I chose notifications as the first topic to cover because they impact my life in the real world the most. Notifications are how I know when somebody reaches out to me and serve as reminders of places I need to go and things I need to do.
Most of the differences between Android and iOS are subtle. Notifications are not one of those things. For years, notifications have been Android’s strength. They have been a core component of the operating system dating back to 1.0. iOS has been playing catch up here for years and they made some major overhauls with iOS 16. Unfortunately, their latest attempt is so broken and unusable that it had a meaningful impact on my life in the real world.
While using the iPhone, I was less responsive when people messaged me and completely missed important notifications that had ramifications in the real world. If you tracked my average response time for a message sent to me, it was almost certainly worse while I had an iPhone.
My take on notifications is that they come from different foundational goals.
On iOS, notifications are shown to you one time (or for a short period of time) and then it is up to you to remember to act on it later. Once a notification falls below the fold in Notification Center, it might as well be gone forever.
On Android, notifications are a primary interaction surface. You visit and interact with them frequently. If a notification exists, it will remain visible enough to remind you to take action, dismiss it, or snooze it.
Notifications are hidden below the fold
This one is completely baffling to me. iOS 16 has a separation between Time Sensitive and Notification Center. Time Sensitive notifications are visible on the lock screen but the rest are below the fold in “Notification Center”. Those notifications require a swipe up and there is zero indication that they are there.
I have yet to figure out the logic for when notifications appear as Time Sensitive or when they get moved to Notification Center. I often find notifications in Notification Center hours after they arrive without any knowledge of their existence.
On iOS, all notifications are styled the same way. On Android, there are multiple notification templates for different purposes. The most useful one is a conversation notification. Conversation notifications show multiple messages inline and get updated as new unread messages come in.
To catch up, you can read a single notification from top to bottom. On iOS, notifications stack by time so you have to expand a stack, then read each message in a separate notification from bottom to top. To make matters worse, conversations are often split between Time Sensitive and Notification Center or interleaved with notifications from other apps or other chat threads with different people.
On Android, conversation notifications are also given a higher priority and are put in a dedicated space in Notification Center so they never get lost in the mix of other notifications.
Apps disobey their own notification settings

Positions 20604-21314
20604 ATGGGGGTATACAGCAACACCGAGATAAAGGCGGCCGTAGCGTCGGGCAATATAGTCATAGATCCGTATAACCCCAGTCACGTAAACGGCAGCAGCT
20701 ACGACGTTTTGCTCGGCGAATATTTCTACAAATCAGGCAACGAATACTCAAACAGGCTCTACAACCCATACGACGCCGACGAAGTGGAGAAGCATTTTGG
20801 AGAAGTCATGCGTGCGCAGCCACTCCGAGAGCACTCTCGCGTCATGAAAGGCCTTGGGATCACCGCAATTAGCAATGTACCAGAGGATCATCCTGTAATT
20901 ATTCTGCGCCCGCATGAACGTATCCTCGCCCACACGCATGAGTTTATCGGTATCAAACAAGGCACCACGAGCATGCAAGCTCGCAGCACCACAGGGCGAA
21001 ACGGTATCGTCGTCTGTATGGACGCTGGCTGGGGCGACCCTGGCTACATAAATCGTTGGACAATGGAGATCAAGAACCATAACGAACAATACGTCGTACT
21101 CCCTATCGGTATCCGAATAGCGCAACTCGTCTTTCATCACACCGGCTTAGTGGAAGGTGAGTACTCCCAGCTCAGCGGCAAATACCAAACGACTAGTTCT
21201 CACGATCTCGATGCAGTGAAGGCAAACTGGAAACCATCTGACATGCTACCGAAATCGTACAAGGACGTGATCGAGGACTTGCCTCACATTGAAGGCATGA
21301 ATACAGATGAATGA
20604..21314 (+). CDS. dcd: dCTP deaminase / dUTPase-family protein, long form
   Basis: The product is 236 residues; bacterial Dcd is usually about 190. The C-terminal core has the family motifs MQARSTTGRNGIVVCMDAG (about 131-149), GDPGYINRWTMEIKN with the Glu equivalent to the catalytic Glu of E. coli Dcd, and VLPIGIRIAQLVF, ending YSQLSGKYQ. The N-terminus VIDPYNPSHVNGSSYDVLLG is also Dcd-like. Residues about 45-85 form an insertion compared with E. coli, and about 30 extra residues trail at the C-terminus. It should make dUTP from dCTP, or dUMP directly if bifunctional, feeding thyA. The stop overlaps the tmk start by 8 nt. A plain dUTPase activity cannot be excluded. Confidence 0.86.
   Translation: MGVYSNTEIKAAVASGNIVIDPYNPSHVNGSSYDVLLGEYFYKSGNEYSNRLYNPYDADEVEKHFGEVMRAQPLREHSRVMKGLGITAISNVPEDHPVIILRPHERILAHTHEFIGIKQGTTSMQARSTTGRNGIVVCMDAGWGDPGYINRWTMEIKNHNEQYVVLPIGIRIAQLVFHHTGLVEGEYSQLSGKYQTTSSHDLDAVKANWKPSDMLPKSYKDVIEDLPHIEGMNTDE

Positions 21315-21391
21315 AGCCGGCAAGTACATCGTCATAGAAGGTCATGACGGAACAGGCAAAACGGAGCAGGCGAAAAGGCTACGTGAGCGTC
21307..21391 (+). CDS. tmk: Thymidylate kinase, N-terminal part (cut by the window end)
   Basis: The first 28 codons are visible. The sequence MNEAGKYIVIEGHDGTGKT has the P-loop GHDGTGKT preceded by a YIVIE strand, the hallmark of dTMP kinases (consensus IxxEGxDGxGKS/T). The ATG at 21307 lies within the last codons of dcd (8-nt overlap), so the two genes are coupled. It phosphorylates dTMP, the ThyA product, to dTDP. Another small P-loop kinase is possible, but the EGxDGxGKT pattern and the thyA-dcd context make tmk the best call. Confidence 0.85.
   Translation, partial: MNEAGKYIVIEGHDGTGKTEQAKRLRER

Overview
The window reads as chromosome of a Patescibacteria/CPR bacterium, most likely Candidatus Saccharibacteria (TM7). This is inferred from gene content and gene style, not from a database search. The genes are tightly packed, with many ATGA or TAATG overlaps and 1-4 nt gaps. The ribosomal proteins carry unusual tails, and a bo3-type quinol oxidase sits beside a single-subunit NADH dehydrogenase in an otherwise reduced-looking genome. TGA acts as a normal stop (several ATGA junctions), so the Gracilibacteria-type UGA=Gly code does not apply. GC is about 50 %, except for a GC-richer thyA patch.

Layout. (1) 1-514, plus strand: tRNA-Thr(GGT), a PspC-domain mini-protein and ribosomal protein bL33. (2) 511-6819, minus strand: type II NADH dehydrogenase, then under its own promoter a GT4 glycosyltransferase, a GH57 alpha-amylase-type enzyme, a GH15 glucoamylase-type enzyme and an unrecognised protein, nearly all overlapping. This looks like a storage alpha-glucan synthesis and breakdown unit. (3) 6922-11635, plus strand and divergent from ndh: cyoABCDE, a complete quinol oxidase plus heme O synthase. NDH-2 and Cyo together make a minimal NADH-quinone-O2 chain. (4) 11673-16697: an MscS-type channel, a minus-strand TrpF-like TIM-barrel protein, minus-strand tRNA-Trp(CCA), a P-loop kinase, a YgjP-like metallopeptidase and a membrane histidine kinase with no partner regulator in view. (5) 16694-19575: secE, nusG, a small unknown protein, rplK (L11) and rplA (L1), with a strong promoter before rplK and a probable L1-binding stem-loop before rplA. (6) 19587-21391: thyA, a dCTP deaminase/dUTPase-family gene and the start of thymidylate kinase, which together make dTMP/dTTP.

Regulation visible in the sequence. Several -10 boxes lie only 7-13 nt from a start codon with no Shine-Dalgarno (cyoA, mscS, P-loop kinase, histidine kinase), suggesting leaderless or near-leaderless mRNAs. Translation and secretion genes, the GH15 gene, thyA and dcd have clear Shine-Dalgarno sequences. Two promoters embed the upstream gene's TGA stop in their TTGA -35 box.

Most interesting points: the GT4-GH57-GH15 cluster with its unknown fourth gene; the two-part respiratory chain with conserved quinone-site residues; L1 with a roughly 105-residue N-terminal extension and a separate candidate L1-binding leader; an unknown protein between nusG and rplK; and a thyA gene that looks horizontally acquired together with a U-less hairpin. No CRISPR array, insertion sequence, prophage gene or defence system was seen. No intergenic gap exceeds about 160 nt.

On iOS, Apple gives you the ability to completely disable notifications for an app or use whatever settings are integrated directly into the app. Some apps have internal settings and some don’t. However, several apps (I’m looking at you Uber, Google Photos, and Instagram) disobey their internal app settings. I had to disable all notifications for some apps that occasionally send me important notifications just because I couldn’t disable the promotions they were sending in between.
All notifications on Android are posted to notification channels. Notification channels are categorized the same way as the in-app settings on iOS. However, Android controls the settings instead of each individual app so it actually works reliably.
On Android, I’m able to eliminate promotional notification spam without taking the nuclear option of disabling all notifications for the app.
Status bar icons
One of my favorite Android features is that each notification gets a status bar icon. You can, of course, configure this on a per-app basis but it serves as a subtle reminder to take care of something and prevents me from forgetting about something for hours. New icons are also shown on the always-on display to figure out what’s new with just a glance.
I consider notifications as items that I should take action on in the near future or information that is relevant right now. If I’m not ready to respond to a message or action on an alert, I’ll dismiss it or snooze it. Android will hide it for however long I choose and then re-deliver it at a later time.
Multiple media notifications
Android keeps track of all apps that recently controlled media and lets you quickly swipe between their media notifications. For example, I may be listening to Spotify, switch to YouTube, and then want to switch back to Spotify. iOS’s control center will only show YouTube whereas Android would let me swipe back to Spotify and simply hit play without switching back to the app.
Dismissing head-up notifications
Heads-up notifications are the kinds that slide down from the top of the screen on top of whatever you’re doing. If you don’t want to deal with it right away, you can swipe it up to push it into the Notification Center. However, on iOS, you cannot dismiss it directly from the heads-up notification. To dismiss it, you have to swipe it up, then swipe down from the top of the screen, then you can swipe it away. On Android, you can simply swipe it away from the heads-up notification directly.
If this piece resonated with you or you have any thoughts or questions, you can find me on Twitter @gpeal8.